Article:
There's something about Miley Cyrus's cringe inducing performance at the MTV Video Music Awards last weekend that seems different from every other cringe inducing performance the VMA's have delivered to us over the years. I think one part of it is the imagery: the furry stuffed bears with the deliberate stoned features playfully cavoting around a hyper-sexualized Cyrus. A combination that adds up to a disturbing juxtaposition of the childlike and the "adult." The imagery itself is simply a carry over from Miley's video for "We Can't Stop," a video my 23-year-old daughter told me to watch several months ago as "one of the most disturbing things you'll ever see." Viewing this video before the VMAs may have served to cushion the blow for me somewhat, because I certainly had an idea of what was coming. For the uninitiated, the video is here:
Now what Miley did Sunday night is certainly no more shocking than anything Madonna, Janet Jackson, Lady Gaga or Britney Spears have done at awards shows past. You can make the argument that Miley's performance was lacking in "art" or talent, or that she's just trying to grab attention in a way that has come to be expected from shows like the VMAs. Or you can look at a girl who was a Disney Teen Princess about a year ago who has radically changed her look, her image, her personna, who sings to celebrate partying and drug use and has cut off all ties with her father. Something is defintitely wrong here. I'm not a psychaiatrist, so I'm not going to offer any diagnosis on Miley Cyrus's psychological issues.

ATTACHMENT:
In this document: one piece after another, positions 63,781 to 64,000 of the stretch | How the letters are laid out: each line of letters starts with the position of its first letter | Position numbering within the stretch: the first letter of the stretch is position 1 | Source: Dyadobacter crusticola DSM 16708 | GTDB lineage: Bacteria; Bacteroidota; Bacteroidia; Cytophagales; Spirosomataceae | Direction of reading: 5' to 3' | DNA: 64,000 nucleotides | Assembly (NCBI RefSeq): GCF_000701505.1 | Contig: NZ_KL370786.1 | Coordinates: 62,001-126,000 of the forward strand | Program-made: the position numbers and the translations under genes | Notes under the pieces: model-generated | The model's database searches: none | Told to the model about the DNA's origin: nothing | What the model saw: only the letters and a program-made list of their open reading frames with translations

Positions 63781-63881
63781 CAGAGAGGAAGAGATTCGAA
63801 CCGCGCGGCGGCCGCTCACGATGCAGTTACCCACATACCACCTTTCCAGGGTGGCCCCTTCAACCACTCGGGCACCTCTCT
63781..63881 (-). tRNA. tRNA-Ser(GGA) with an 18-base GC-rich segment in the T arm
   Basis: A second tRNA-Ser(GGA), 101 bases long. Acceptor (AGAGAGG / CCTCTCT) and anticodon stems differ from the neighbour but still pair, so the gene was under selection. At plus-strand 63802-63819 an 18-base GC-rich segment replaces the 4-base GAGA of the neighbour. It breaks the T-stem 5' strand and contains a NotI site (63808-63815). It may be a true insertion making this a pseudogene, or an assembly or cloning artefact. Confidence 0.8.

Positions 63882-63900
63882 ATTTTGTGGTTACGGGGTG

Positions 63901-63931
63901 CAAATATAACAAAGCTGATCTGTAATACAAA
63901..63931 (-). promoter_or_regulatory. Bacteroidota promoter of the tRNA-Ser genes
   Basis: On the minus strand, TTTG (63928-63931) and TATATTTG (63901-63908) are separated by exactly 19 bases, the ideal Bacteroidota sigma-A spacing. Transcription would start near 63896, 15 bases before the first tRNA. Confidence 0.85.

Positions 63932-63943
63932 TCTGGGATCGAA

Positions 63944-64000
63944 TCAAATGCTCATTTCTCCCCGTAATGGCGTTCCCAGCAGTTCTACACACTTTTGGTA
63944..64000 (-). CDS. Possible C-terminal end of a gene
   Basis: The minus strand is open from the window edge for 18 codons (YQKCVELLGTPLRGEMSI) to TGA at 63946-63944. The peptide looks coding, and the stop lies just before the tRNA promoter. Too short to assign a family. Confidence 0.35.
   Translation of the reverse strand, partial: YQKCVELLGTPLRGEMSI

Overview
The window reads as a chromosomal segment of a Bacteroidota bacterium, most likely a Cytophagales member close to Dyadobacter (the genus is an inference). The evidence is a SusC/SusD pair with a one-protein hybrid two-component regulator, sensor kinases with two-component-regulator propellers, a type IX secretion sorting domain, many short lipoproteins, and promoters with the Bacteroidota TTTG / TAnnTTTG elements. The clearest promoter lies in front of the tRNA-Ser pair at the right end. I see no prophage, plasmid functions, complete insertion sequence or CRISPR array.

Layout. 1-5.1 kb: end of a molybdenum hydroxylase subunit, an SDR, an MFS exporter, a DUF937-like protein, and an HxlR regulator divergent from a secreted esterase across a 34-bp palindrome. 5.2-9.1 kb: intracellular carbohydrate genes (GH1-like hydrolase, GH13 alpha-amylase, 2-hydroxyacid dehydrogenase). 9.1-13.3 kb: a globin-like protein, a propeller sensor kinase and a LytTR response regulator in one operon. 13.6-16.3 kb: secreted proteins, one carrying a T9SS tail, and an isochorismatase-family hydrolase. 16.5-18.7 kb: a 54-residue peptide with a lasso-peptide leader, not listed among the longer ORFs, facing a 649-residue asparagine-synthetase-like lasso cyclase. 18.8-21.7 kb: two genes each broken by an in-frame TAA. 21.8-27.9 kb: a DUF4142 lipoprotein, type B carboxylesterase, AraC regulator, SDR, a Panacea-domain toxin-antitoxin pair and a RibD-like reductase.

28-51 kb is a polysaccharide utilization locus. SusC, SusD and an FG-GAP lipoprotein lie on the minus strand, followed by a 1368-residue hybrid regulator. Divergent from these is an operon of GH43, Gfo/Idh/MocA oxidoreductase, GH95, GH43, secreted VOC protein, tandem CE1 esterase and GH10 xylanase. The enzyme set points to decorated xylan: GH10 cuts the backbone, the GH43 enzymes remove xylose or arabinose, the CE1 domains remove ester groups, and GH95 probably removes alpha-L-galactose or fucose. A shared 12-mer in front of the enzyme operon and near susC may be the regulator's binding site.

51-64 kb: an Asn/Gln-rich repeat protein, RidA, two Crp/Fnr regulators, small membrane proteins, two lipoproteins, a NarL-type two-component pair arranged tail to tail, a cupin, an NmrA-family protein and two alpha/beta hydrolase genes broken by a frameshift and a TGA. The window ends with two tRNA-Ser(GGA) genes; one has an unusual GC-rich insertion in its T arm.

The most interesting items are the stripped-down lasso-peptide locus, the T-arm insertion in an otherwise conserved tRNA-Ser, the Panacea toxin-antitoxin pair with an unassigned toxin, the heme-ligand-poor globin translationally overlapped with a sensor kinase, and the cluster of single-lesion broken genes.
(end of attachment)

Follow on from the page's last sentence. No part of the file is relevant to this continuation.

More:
What I am going to say is that Sunday night feels like a bridge too far. It feels like the collective jaded pop-culture consuming public finally said "Enough!" There is something inherently wrong with our pop culture when part of our entertainment is witnessing the psychological and/or physical deterioration of a celebrity.
The earliest case of this I can remember was Michael Jackson who went from super talented kid to King of Pop to freak over the course of his 40 year career. But there have been many others: Lindsay Lohan. Charlie Sheen. Amanda Bynes. Most reality TV is another extension of kind of schaedenfreud where we dislike the people who get paid to entertain us so much that we actually delight in witnessing their destruction. It is a trend that has been chugging along for quite some time.
I hope with Sunday's VMA performance that the pop culture consuming public is finally saying, "enough."